There are many variables that operate within an organisations environment that have a direct or indirect influence on their strategy. A successful organisation is one which understands and can anticipate and take advantage off changes within their environment.
An organisations operating environment can be analysed by looking at:
External forces (those factors that an organisation has no control over),
Internal forces (factors that an organisation has direct control over)
The external environment of an organisation can be analysed by conducting a P.E.S.T analysis. This is a simple analysis of an organisation Political, Economical Social and Technological environment.
Political factors can have a direct impact on the way business operates. Decisions made by government affect our every day lives and can come in the form of policy or legislation. The governments introduction of a statutory minimum wage affects all businesses, as do consumer and health and safety laws and so on. The current increase in global petrol prices is having a profound impact on major economies, it is estimated that £200bn has been added to the global fuel bill since the price increases started (BBC news 19/9/00).
The political decision as to whether the UK signs up to the Single European Currency is again having an impact on UK businesses. Firms like Nissan who have recently invested in the UK have signaled that they will withdraw their business from the UK if the government fails to sign up.
All businesses are affected by economical factors nationally and globally. Interest rate policy and fiscal policy will have to be set accordingly. Within the UK the climate of the economy dictates how consumer may behave within society. Whether an economy is in a boom, recession or recovery will also effect consumer confidence and behaviour.
An economy which is booming, is characterised by certain variables. Unemployment is low, job confidence is high, because of this confidence spending by consumers is also high. This has an impact on most businesses. Organisations have to be able to keep up with the increased demand if they are to increase turnover. An economy which is in a recession is characterised by high unemployment, and low confidence. Because of high unemployment spending is low, confidence about job security is also low. Businesses face a tough time, consumers will not spend because of low disposable income. Many businesses start cutting back on costs i.e. Labour, introduce shorter weeks and cut back on advertising to save money.
Case: In the early 1990’s when the UK economy was in a slump, and businesses were folding repeatedly, a security company called ‘Dreadlocks security’ to combat falling sales embarked on strategy of cutting back on labour costs, and doubling advertising expenditure. The companies’ theory was that not their entire target segment was affected by the recession and he had to fight for the customers that still had the income to spend on security products.
Economies globally also have an impact on UK businesses, cheaper labour abroad affects the competitiveness of UK products nationally and globally. An increase in interest rates in the USA will effect the share price of UK stocks or adverse weather conditions in India may affect the price of tea.
A truly global player has to be aware of economic conditions across all borders and ensure they employ strategies and tactics that their protects their business.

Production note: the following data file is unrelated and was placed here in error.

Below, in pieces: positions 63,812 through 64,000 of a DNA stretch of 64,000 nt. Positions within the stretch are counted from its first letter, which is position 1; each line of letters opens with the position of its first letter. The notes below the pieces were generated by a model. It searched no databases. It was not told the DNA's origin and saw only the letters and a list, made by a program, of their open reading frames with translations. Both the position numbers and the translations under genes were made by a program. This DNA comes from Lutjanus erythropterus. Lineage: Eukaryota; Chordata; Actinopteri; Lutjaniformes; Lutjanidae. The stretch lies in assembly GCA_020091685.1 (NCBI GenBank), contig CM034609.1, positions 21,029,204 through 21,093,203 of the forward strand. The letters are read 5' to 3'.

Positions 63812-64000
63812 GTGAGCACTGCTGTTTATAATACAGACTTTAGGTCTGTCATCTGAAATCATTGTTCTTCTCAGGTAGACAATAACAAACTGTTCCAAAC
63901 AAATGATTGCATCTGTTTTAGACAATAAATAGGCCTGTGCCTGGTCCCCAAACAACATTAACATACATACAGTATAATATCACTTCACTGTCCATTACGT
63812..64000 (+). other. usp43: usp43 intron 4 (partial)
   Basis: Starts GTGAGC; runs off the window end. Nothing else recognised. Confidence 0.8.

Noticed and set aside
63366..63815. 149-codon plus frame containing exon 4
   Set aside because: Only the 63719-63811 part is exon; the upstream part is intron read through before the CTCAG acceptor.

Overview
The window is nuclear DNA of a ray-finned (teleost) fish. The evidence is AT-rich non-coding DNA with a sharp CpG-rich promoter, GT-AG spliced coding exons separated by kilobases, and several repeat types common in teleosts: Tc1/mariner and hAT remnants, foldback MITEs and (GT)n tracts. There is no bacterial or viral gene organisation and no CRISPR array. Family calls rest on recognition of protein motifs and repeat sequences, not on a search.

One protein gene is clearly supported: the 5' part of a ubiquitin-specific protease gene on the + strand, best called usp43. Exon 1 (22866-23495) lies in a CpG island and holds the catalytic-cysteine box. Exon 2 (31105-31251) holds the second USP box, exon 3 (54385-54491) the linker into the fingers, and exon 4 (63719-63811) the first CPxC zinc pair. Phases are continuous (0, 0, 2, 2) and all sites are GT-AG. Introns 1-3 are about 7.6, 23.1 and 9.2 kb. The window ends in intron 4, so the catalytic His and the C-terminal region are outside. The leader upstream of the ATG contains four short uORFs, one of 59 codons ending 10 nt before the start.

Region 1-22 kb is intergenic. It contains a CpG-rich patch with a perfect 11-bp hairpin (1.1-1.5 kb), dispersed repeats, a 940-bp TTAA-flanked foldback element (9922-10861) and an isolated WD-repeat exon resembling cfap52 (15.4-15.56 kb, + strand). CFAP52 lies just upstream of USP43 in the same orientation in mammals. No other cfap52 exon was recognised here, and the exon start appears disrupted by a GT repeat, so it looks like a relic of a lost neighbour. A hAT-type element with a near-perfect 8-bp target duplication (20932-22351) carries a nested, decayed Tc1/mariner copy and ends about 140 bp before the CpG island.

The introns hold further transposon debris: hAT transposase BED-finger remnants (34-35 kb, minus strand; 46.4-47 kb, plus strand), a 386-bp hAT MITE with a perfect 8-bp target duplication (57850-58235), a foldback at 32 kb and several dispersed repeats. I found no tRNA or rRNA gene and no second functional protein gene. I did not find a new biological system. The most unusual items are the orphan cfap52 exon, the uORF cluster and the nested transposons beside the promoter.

Within society forces such as family, friends, media affect our attitude, interest and opinions. These forces shape who we are as people and the way we behave and what we ultimately purchase. For example within the UK peoples attitudes are changing towards their diet and health. As a result the UK is seeing an increase in the number of people joining fitness clubs and a massive growth for the demand of organic food. On the other end of the spectrum the UK is worried about the lack of exercise its youngster are obtaining. These ‘fast food games console’ children are more likely to experience health problems in their future because of the lifestyle they are living now.
Population changes also have a direct impact on all organisations. Changes in the structure of a population will effect the supply and demand of goods and services within an economy.
In Japan the fall in the birth rate has had a major impact on the sales of toys, as demand falls competition for the remaining market becomes very intense. If this trend continues it will have an impact on other sectors within the future affecting teen products, 20’s products and so on.
As society changes, as behaviours change organisations must be able to offer products and services that aim to complement and benefit peoples lifestyle and behaviour.
Changes in technology is changing the way business operates. The Internet is having a profound impact on the marketing mix strategy of organisations. Consumers can now shop 24 hours a day comfortably from their homes. The challenge these organisation faces is to ensure that they can deliver on their promise. Those businesses, which are slow to react, will fall at the first few hurdles. This technological revolution means a faster exchange of information beneficial for businesses as they can react quickly to changes within their operating environment.
There is renewed interest by many governments to encourage investment in research and development and develop technology that will give their country the competitive edge. The pace of technological change is so fast that in the computer industry the average life of a computer chip is approximately 6 months. In the name of progression technology will continue to evolve organsiations that continue to ignore this will face extinction.
Principles of Marketing by Philip Kotler
Principles of Marketing by Frances Brassington and Stephen Pettitt.